PADI Open Water Diver Course

Cara and I did a Discover Scuba Dive in Greece and to be honest, I really didn’t like it. I’m not one for water sports in general, especially salt water, and I really didn’t think scuba diving was for me. Cara loved it though, so since then she has been planning on getting her PADI cert. Our original plan was for her to dive in Singapore, but that didn’t end up working out. As time went on I decided I wanted the opportunity to dive the Great Barrier Reef in Australia when we visit there, so we found another opportunity to get some diving done.

We contacted quite a few dive companies in Cambodia and ended up going with The Dive Shop Cambodia, and we were super happy with our choice. Their main office is in Sihanoukville on the main land, but they do their diving off of Koh Rong Samloem, a fairly large island off the coast. We got signed up for their PADI Open Water Diver course and once in Cambodia made our way to them. We spent 5 nights on the island, and our experiences outside of diving can be found here.

On the day we arrived we were introduced to the other 3 people that would be taking the course with us, got shown to their “classroom”, and seated in front of a small portable DVD player and given our instruction booklets. We then watched 4 movies from PADI, essentially the same thing as if we had done the course online. At the end of each movie you answered some questions in the booklet and you could follow along with what they were showing in the movies. The “teacher” checked in periodically, but all 5 of us were a little disappointed in the first day. The “teacher” did check our answers in the booklets and give us 4 more quizzes at the end of the day that we then went over as a group, but the level of instruction was very low to none.

On the morning of day two we got shown all of our equipment and were taught how to set it up and break it down, which we did multiple times. Then one of our classmates was introduced to his separate instructor, leaving us as 4 divers to our one teacher, Alex (a different instructor than the person who showed us the video). Eventually we made it out onto the beach in our gear and walked into the water to start our confined water dive. According to the PADI plan, there are 5 confined water dives and in each one you do different skills. A lot of dive shops do these dives in a pool, but since we were on a fairly remote island in a third world country, we did them in the bay. In the morning we did dives 1-3 all at once, and in the afternoon we did dives 4 and 5. The first dives went smoothly, and the water was pretty calm. One of our classmates did not enjoy it at all though and decided not to continue the course. We were now down to 3!

After lunch we re-entered the bay, but the waves had gotten much worse and the visibility was pretty low. This made the afternoon’s skills much more challenging, but still manageable and probably taught us a lot more than if we were in a pool. Taking our scuba kit off and getting in back on in relatively rough water was a challenge for sure. By the end of the day I was extremely tired and really not sure I made the right decision in signing up for the course, but we had paid for it and I wasn’t backing down. (Cara’s note: I’m really not a fan of taking my mask on and off underwater. I probably gave our instructor some grief since when he asked me to do this in 8 feet of water I would freak out, spit my reg out of my mouth, choke on a few gallons of sea water, and immediately kick to the surface. Pretty much everything you are NOT supposed to do. This happened about 3 times before we gave up on it in shallow water.) By this time in the afternoon the water for our ‘confined dives’ was extremely choppy. I’m kind of glad we did them in the ocean though, because we wouldn’t have gotten as much realistic practice with current and waves if we had been in a pool!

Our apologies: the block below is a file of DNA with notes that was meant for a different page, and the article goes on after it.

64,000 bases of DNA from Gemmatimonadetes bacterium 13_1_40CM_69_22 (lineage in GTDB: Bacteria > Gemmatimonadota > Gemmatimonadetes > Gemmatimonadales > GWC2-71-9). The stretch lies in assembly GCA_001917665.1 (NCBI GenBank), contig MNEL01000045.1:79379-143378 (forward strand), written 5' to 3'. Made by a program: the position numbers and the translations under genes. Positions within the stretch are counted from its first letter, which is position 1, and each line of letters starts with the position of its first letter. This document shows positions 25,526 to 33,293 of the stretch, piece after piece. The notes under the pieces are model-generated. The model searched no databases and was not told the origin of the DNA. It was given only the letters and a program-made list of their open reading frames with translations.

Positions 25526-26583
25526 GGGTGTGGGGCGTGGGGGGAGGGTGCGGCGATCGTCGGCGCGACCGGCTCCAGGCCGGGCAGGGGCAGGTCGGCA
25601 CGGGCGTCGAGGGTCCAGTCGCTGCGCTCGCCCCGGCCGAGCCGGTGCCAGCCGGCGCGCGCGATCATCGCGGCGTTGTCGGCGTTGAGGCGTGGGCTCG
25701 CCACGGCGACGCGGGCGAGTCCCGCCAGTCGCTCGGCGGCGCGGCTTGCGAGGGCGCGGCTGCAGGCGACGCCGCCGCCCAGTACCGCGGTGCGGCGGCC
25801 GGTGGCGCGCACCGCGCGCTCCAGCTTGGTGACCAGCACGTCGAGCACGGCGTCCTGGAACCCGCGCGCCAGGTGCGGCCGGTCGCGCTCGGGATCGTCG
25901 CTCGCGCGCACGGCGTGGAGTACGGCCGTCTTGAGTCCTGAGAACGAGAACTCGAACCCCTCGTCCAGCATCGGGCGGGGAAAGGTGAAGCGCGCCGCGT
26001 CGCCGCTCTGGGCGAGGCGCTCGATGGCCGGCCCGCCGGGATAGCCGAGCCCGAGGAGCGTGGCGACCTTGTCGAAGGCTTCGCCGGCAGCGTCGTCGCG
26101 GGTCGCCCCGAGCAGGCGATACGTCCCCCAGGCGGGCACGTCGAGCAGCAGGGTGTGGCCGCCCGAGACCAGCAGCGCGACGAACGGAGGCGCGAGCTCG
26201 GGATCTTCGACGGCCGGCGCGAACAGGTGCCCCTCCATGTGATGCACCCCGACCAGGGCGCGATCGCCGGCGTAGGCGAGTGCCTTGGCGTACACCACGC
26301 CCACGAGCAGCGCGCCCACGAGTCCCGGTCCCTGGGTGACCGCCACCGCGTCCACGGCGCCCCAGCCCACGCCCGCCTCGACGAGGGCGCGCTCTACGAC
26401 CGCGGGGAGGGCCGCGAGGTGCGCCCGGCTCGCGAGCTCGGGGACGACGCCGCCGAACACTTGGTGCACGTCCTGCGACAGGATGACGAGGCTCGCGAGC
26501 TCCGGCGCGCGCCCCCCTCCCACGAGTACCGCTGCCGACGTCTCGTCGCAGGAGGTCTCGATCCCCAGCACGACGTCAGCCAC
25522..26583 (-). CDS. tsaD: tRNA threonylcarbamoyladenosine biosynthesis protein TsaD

The next day we went out on The Dive Shop boat for open water dives 1 and 2, where you build on the skills you learn in confined water and practice some of them again, doing things like clearing a flooded mask. As these dives went on I was really tired of being in the water and by the end of the second dive I really wanted to be off the boat. Luckily, Cara is super supportive and she was having a few issues too, so we helped each other through them. The last day you do open water dives 3 and 4, and 3 is really practicing all the things you have learned and 4 is just a fun dive. None of the individual tasks bothered me and I had no problem taking my mask off under water or doing any of the skills, but I still don’t like salt water. Something about it just makes me feel sick to my stomach when I have to taste it, but by the end of our 4th open water dive, that feeling was just about gone. I still won’t say I really enjoy diving, but I’m glad I did the course and I’m much more comfortable in the water now. I am looking forward to diving in Australia, but other than that I’m not sure how much scuba diving will be in my future. (Cara’s note: On day 4 of the course, I successfully removed and replaced my mask in 6 meters of water! Crushed it.) Below: Jeff, Alex (from Manchester), Cara and Tom (from Luxembourg). 

Oh, and I was getting into the boat at the end of the last dive I was visited by a friendly, bright purple jellyfish. And by friendly, I mean it wrapped around my bicep and left me a nice burn. Jerk. I didn’t have a camera handy right when it happened, but it swelled up pretty bad and left me feeling pretty rough overall. This photo was over 24 hours later, and it still burned and itched pretty bad. (Cara’s note: They didn’t really have a first aid kit on the boat, so when we got back to the island bar we treated Jeff’s sting with vinegar. Followed by a shot of Beam.)